How do I Fit in Exercise to My Child’s Lifestyle?

Your kids might have adjusted to a particular lifestyle that does not incorporate any or enough physical activities. When that is, and especially when you do not live a very physically active lifestyle, it seems very difficult and near impossible to fit physical exercises into your child’s lifestyle.

But I feel a better understanding of the areas and steps to incorporate these activities into the normal daily routine of your kids.

There are three (3) major areas of kids’ fitness to ensure all round kids fitness, and these are – strength, endurance (stamina) and flexibility. And all these three can be achieved by keeping up with the American Heart Association and Centre for Disease control recommended 60 minutes of physical exercise for your child.

The daily exercise should incorporate exercises to cover the three core areas of child fitness.

Strengthening exercises to fit in include – running, climbing, push ups, sit ups, pull ups, light weight lifting, wrestling with friends and other strength demanding exercises.

Stamina exercises to fit in include – base ball, lawn tennis, basketball, football, soccer, running, swimming, biking, dodge ball and other team and rule bound games.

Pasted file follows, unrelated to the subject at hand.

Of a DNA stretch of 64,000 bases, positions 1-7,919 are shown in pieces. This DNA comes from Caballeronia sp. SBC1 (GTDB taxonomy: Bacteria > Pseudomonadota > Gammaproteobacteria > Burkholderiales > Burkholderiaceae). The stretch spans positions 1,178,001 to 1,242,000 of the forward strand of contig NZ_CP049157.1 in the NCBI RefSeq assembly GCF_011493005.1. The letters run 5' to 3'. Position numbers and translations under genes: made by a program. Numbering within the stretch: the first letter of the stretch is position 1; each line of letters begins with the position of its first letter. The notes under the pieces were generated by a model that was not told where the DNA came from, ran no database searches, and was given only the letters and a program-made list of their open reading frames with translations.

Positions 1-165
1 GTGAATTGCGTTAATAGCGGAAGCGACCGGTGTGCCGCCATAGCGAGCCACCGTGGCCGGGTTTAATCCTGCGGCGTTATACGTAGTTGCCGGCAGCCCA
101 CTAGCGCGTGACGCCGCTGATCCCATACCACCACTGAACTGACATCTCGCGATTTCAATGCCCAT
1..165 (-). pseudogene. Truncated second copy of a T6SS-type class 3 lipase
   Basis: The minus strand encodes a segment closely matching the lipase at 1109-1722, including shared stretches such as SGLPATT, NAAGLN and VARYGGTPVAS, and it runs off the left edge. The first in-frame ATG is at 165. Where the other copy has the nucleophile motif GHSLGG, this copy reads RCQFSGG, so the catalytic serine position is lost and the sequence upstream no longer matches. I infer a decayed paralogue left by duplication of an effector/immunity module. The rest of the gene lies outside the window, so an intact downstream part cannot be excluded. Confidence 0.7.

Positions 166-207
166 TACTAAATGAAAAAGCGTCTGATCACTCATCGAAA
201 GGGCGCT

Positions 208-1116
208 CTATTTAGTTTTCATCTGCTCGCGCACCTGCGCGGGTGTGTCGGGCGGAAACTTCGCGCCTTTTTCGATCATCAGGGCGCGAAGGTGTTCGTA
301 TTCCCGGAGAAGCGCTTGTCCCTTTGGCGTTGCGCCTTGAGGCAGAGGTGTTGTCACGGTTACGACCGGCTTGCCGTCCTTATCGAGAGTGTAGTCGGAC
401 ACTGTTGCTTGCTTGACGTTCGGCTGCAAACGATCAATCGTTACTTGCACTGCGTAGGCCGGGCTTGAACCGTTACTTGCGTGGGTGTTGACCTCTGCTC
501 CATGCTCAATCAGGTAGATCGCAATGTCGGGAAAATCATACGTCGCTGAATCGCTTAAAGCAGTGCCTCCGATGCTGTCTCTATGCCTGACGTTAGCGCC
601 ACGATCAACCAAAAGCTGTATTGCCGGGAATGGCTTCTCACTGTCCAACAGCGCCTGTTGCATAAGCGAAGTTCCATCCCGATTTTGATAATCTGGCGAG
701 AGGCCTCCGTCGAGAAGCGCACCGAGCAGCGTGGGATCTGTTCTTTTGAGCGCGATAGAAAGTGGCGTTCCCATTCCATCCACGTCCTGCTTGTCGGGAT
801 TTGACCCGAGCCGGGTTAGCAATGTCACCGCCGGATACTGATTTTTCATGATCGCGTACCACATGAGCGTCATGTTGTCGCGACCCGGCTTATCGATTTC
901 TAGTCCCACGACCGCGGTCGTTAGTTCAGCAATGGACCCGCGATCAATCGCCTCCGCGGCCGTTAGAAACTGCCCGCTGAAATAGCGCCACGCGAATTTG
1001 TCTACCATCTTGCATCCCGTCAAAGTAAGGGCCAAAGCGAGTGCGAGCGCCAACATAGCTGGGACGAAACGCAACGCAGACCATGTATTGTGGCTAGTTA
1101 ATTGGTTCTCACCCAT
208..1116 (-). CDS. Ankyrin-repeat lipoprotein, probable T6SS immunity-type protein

Exercises for flexibility include dance, stretching, gymnastics, swimming, aerobics, yoga.

Building and keeping kid fitness should not be an uphill task, but a fun part of daily living, and also a means to create and strengthen parent – child bond. This is the first and major way to incorporating physical exercises into your child’s routine.

Understand the purpose and intention of incorporating the physical activities into your child’s routine and lifestyle.

Have a set out plan for your child (and yourself) to engage in some of the above stated exercises.

Alternate some of the exercises with the same effect, such as taking stretching for flexibility in one week, and alter some of the stretching techniques for about a week. The next week, change from stretching to dance for flexibility. The same process goes for all the other two core areas of total child fitness. Variety is the rule of the game here.

Introduce rewards and other forms of encouragements for every achievement set and achieved by your child.

Bring in other people that your child loves and respect within and outside the family.

From time to time, set out family challenge between you, your kids and other friends’ family.

Map out a set time frame within the day that would be convenient for your child (and possibly you) to engage in the physical exercises.

You can also incorporate things that you and your child have passion for, and especially if it is an area of talent, such as music – can be incorporated into the dance session, swimming session, and any other activity you deem fit.

You can also register your kids and teenagers for fitness camps and other summer camps that can encourage physical activities during long vacations.

Your family can also go out for summer camps (and other vacation camps) with the intention of having fun and keeping fit, with relevant accessories and equipments to keep fit.

I understand that the idea of getting your kids to hit and maintain the one hour mark of physical activity can be scary or even intimidating, but I have a tip that I’m sure will work when properly applied. And that is the use of Activity trackers and Fitness trackers.

Miracle Michael